Space Oddity
Boxes pimped in transformative ending
Grease, Withnail on betrayal of youth in achieving worldly success
About getting jobs, crappy jobs, selling out
Technical skill in devising and moving the boxes, symbols at first of constraint and social straitjacketing (interviewees’ being asked to climb into small boxes) but in the climax of liberating play.
Redemptive but with a question mark, as the very end is a triumphant spacewalk, but a bit like a march, and at the very moment in Space Oddity where contact is lost with Major Tom. Difficult and thoughtful.
Boxes as costumes (hidden underneath at start, stellar at end; are costumes those of a false but necessary adult life, or childish fantasy?); Meg’s parts (Sarah, Tara, Amélie) – nods to acting

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a meeting by the river (christopher isherwood)

tales of the city by armistead maupin 

the restaurant at the end of the universe by douglas adams 

plato’s phaedo 

neil gaiman’s stardust

book 1 of thucydides’ history of the peloponnesian war

dan leno and the limehouse golem by peter ackroyd

book 2 of thucydides

just read these on a family holiday, thanks to c. s. lewis’ suggestion to always reread something before reading something new. great idea, but I forget: I picked up the first three as retreads, but I think they were first-timers.

now making any notes in evernote, so farewell houyhnhnm for a while.

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In Plato Protagoras seems to be a pompous but likeable old chap who’s dined out on his cleverness for many years. In both Protagoras and Theaetetus he seems to focus on advising young men, both those in power and those seeking it, how to develop ευβουλια to make good decisions regarding their own lives, their households, and their cities. A consultant for ambitious yuppy/wonk types. Paul Allen, One-Minute Manager, etc., with a bit of L. Ron Hubbard thrown in. As Parmenides {controversial} and {uncontroversial surely?} Gorgias, he seems to have pulled this off by cleverly arguing positions which are at once difficult and almost unsustainable, but also attractive to up-and-coming we-know-it-all kids:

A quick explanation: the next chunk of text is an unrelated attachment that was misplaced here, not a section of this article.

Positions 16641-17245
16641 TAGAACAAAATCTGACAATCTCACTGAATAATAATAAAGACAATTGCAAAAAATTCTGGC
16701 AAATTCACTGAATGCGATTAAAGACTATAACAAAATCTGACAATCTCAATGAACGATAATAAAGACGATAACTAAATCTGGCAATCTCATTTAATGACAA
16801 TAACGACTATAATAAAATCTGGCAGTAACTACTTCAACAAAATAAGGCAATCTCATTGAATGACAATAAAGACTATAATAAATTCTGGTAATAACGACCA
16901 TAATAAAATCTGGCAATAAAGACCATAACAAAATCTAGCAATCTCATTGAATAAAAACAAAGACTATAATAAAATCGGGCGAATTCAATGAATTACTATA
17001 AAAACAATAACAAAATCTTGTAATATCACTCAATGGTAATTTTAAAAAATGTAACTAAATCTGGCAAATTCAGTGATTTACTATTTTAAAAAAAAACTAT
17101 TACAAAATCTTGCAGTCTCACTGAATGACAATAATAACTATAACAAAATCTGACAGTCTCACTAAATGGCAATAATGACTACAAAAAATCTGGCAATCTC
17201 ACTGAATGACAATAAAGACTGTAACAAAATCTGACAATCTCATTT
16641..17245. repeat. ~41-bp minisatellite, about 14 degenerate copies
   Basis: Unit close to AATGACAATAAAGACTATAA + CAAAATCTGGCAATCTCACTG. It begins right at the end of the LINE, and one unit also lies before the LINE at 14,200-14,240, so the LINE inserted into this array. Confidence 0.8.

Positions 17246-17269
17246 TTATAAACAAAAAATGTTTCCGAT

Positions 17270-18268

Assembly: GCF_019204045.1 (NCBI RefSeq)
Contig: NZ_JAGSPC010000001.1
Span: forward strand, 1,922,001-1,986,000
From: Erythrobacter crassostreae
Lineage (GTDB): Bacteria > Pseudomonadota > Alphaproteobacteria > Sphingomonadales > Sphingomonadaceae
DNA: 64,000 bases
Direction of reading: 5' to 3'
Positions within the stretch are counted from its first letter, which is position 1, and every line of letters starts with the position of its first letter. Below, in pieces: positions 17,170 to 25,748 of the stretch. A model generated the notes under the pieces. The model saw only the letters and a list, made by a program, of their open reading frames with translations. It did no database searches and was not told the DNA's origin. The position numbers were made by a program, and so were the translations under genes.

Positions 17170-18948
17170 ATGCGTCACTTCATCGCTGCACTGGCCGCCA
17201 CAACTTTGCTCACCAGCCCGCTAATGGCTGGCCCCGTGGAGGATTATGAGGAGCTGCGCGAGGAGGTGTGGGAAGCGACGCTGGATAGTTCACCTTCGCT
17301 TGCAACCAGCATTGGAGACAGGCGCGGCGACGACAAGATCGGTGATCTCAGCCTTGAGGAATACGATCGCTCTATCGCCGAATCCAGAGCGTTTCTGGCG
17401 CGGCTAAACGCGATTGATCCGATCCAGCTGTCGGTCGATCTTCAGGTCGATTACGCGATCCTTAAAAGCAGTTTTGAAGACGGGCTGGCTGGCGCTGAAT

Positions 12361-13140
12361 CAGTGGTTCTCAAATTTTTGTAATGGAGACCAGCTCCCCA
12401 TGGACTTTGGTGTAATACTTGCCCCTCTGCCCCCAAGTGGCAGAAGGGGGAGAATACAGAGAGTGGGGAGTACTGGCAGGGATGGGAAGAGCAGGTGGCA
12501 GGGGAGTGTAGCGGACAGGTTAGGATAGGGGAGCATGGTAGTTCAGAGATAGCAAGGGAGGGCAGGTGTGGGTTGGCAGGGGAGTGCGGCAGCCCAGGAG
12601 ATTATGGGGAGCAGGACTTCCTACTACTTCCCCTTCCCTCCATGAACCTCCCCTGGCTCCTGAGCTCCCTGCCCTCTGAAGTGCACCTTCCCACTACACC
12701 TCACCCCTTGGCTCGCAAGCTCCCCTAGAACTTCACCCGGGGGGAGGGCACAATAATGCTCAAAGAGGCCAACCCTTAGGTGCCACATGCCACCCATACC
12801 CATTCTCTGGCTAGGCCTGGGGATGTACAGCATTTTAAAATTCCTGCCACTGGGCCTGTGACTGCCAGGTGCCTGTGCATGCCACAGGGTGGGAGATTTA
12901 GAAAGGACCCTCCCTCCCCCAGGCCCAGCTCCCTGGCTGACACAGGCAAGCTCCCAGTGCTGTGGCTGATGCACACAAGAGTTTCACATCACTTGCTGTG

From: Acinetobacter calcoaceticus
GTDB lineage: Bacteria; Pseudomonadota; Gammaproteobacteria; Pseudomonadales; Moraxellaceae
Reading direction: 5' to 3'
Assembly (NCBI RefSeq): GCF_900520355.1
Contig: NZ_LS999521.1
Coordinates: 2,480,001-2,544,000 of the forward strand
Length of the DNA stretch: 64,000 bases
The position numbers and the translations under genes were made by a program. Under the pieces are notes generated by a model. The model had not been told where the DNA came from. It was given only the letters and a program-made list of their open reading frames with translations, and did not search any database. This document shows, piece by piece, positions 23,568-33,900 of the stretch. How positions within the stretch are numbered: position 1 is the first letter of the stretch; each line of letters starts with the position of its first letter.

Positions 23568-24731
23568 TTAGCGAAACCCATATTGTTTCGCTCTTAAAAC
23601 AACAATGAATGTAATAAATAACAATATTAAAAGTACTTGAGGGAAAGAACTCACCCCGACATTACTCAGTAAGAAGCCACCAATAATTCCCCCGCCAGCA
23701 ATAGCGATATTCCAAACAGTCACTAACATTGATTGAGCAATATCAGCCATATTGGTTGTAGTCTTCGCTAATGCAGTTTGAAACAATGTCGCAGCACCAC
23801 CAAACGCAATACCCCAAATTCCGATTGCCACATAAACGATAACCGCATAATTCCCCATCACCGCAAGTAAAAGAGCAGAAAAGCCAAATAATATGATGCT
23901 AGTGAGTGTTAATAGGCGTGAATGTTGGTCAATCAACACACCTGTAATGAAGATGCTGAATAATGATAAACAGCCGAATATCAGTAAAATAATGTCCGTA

– the gods don’t matter
– personal beliefs and values don’t matter, it’s all about process (managerialism)
In other words a pure sophist, as in fact was Socrates (certainly by what conservative Athens thought of him); it’s just that Socrates didn’t make a Blairite mint out of it.

So, in other words, as with much ancient literature, we don’t know how serious their views are, how much they’re winking at their chums when they read their pieces. Is it largely an elite αγων?

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“Sweet Danger” by Marjery Allingham; “Have his Carcase” and “Whose Body?” by Dorothy L. Sayers

Sayers is great fun – Wimsey is a wonderful character, such a perfect epitome and caricature of clubland and the Edwardian aristocracy, and her murder mysteries are intricate and teasing. Allingham though is to be preferred: her Campion has greater depths, her plots are more imaginative (“camp”, as Jane Stevens puts it in her introduction to the Omnibus (whole text here I believe), she lacks Sayers’ “snobbery and racism” (ibid.), and her Penguin green covers look better.

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Ray Bradbury: Fahrenheit 451

The Illustrated Man was my previous experience of Ray Bradbury: beautiful and disturbing post-war sci-fi stories, set in our present.

Fahrenheit 451 is clearly, from the author’s various prefaces and the publisher’s blurb, a much more famous work, probably because of its theme of book-burning: it’s the lesser-known companion to Brave New World and 1984.